Aug 9th, 2011
Tooth loss and decay are often associated with aging and the elderly tend to have more tooth loss and decay than the rest of the population. This doesn’t mean that there is a causal connection between poor teeth and age. Tooth loss and decay are the effects of poor habits over a long period of time. For instance, if you eat a cup of sugar every day for 20 years without experiencing any conspicuous effects, you may think nothing is wrong. Just because you don’t see the effects doesn’t mean they’re not there.
For this reason, tooth decay is more common in the elderly even though tooth decay is not caused by old age. Our enamel is tough, so it takes many years of bad oral hygiene and eating habits to affect our teeth. Eventually, enamel does wear away or become brittle, making it easy for decay to take over. In addition, many medications that elderly people take cause saliva production to be much less than in people of other age groups.
This delayed response should be of no surprise to anyone. Our body works this way in response to many external stimuli. Eating an ice cream cone doesn’t make you fat right away, just like going to the gym once doesn’t make you healthy right away. Our body, like our character, is the result of what we consistently do.
Of course, sugary diets and a lackluster effort at oral hygiene are the main causes of tooth decay, but other factors can contribute as well. A struggling immune system, increased systemic diseases, and prescription medications can negatively affect the body’s ability to naturally fight decay. We need healthy gums to have healthy teeth!
Aug 9th, 2011
Just because your baby is going to lose his or her baby teeth doesn’t mean that they’re unimportant. Baby teeth are place holders for adult teeth, so if a baby tooth comes out too early due to improper care, then the adult tooth that fills in the space will invariably be crooked or misaligned. For this reason, it is extremely important to care for baby teeth in the same fashion as caring for adult teeth. We need to be as diligent about baby tooth decay as we are about adult tooth decay.
Tooth decay can appear as soon as the first baby tooth comes into the mouth. The initial stages of baby tooth decay occur in the same way as the initial stages of adult tooth decay. The tooth may appear yellow or darker than normal. The child may complain of discomfort when chewing or biting on food. The latter stages and symptoms of decay are much more obvious. The majority of tooth decay in infants and toddlers is caused by a baby bottle. This is why baby tooth decay is often referred to as “baby bottle tooth decay.” The other of the infant can transfer bacteria from her mouth to that of the infant. Also, the baby may be drinking too much fruit juice or sweetened milk, both of which cause and encourage decay. Pacifiers that are dipped in honey are also culprits in baby tooth decay.
Though baby bottle tooth decay is scary, it is completely avoidable and preventable. Just incorporate the following steps into your baby’s oral hygiene routine to ensure a solid foundation for healthy teeth, gums and a dazzling smile.
Improve your oral health if you’re the mother or primary caregiver for the infant. Mothers and caregivers often wipe off the nipple of bottles with their own saliva. This is fine so long as the mother or caregiver has great oral hygiene. It is completely possible to spread bacteria from the mother or caregiver to the infant via the nipple on the bottle.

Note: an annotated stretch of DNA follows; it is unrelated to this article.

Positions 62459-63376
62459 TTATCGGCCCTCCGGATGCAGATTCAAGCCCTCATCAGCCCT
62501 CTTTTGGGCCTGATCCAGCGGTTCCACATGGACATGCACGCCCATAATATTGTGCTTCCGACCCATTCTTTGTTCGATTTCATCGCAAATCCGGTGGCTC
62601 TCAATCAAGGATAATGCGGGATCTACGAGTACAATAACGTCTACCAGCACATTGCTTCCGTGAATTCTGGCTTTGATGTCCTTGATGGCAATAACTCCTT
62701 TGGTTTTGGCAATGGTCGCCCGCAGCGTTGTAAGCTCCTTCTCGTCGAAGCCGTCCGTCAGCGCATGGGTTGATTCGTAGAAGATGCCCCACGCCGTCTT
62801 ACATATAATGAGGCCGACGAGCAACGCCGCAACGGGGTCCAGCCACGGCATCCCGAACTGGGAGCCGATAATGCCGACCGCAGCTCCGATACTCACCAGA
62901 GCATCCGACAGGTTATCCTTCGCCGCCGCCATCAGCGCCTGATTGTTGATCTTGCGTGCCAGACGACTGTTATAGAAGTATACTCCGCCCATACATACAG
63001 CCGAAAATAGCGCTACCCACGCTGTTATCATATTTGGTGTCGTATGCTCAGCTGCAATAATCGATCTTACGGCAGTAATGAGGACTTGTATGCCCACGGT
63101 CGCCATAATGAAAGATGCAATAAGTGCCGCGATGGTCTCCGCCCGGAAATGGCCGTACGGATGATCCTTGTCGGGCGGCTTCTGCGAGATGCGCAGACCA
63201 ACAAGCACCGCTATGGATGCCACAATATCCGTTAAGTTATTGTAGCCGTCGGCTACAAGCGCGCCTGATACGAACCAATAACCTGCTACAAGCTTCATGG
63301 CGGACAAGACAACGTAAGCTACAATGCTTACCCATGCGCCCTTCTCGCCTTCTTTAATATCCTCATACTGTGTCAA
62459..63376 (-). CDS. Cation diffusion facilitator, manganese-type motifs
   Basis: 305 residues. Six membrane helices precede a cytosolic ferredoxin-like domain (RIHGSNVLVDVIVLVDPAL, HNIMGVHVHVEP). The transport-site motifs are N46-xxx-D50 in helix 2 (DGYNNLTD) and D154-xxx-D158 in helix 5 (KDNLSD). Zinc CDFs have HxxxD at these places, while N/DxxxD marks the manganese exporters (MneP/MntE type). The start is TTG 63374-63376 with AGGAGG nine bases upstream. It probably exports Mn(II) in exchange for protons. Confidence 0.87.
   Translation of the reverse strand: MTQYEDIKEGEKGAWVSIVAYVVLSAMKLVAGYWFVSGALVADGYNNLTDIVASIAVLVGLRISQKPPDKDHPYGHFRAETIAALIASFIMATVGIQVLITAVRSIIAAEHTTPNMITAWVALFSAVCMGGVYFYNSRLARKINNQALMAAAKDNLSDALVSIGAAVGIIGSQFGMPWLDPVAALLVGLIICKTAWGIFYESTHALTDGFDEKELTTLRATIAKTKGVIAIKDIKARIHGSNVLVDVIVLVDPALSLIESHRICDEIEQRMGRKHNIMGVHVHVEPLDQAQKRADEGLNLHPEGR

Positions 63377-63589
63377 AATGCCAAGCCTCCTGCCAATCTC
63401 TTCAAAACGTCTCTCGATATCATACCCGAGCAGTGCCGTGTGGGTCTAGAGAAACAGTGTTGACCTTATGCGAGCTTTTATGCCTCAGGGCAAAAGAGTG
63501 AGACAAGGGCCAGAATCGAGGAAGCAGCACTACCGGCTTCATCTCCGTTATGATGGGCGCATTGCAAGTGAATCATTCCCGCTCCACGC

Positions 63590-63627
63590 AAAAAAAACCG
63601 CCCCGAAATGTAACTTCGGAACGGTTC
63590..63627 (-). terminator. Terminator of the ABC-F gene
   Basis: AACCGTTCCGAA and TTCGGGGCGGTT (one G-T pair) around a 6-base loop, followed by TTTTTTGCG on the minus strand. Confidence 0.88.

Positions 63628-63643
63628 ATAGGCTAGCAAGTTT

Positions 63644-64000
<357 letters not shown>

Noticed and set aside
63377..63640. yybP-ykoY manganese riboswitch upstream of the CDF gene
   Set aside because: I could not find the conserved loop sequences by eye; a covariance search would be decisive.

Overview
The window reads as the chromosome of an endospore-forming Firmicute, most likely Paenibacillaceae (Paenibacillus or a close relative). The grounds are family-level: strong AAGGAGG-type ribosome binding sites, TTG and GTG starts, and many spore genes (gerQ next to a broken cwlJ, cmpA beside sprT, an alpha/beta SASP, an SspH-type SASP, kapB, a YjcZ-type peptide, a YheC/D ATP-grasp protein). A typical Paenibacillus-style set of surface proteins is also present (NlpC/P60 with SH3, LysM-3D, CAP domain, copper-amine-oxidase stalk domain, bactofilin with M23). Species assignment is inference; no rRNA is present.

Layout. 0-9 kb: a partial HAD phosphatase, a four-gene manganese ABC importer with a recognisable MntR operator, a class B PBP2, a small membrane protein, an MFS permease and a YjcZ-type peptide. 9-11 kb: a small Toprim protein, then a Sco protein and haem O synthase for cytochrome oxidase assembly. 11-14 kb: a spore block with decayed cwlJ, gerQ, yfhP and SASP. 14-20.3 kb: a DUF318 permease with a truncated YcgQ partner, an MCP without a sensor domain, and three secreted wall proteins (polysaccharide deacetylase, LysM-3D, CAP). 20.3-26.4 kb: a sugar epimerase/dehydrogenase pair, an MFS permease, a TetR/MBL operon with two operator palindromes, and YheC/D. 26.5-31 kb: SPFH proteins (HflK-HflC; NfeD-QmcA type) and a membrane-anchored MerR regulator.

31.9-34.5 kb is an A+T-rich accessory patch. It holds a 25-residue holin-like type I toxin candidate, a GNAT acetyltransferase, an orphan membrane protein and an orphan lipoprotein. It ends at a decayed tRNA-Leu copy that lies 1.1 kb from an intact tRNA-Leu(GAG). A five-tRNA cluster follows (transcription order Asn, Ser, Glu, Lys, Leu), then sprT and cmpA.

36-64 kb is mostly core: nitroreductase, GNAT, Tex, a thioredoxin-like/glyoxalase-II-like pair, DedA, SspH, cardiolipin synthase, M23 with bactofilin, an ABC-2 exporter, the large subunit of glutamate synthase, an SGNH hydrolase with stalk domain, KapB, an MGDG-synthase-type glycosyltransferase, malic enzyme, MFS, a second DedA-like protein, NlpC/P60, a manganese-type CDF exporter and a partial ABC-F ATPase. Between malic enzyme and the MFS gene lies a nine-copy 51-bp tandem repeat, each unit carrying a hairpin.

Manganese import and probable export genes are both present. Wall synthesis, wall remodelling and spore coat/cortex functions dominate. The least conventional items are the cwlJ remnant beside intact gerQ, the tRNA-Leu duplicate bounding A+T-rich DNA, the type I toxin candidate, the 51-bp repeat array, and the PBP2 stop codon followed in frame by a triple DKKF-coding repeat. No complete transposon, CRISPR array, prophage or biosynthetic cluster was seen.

After each feeding, wipe the baby’s gums with a clean, damp cloth. After teething, gently brush the child’s teeth with an infant sized toothbrush and warm water. It is important not to use fluoridated toothpaste when brushing a toddlers teeth until he or she understands how to spit out the toothpaste.
Avoid giving your child fruit juices or any other sugary drink. If the infant or toddler does get to drink juice, make sure to mix it with at least half water.
The best treatment for baby bottle tooth decay, as with any disease, is prevention. Make an appointment with the Dental Center within six months of seeing the first baby tooth erupt in the mouth! This simple “happy” visit can more than pay for itself when you child effortlessly grown into a healthy smile.
Aug 9th, 2011
Even though most people only associate family dentists with taking care of families, and even though the term “family dentist” contains the qualifier “family,” these dental practitioners are in fact for everyone! Truth be told, the term “family dentist” is something of a misnomer. A family dentist is a dentist for everyone, even if you don’t have little ones running amok. All other types of dentists specialize in one age group or specific type of treatment.
It’s easy to think that you don’t need to go to the dentist if you’re taking good care of your teeth. There are two things very wrong with this line of reasoning. Most likely, you probably don’t take as good of care of your teeth as you think and a dentist or dental professional can clean your teeth much better than you ever could. Your teeth don’t need to be super cleaned every day, but every six months or so will make a world of difference. Think about your car – sure, you wash it, keep it clean and put gas in it. But you still need to take it to qualified professional for maintenance like oil changes and fluid flushes. You need to treat your teeth the same way.
When you’re looking for a dentist, really you’re looking for qualities that you would want in a friend. If he or she looks you in the eye and at least pretends like he/she is interested in what you have to say, then at least the dentist will pretend to be interested in your teeth. Or, for a short cut, just as your prospective dentist if he or she is good at golf. If your dentist replies with a hearty “Yes” and a big smile, then chances are he or she is probably not a good dentist!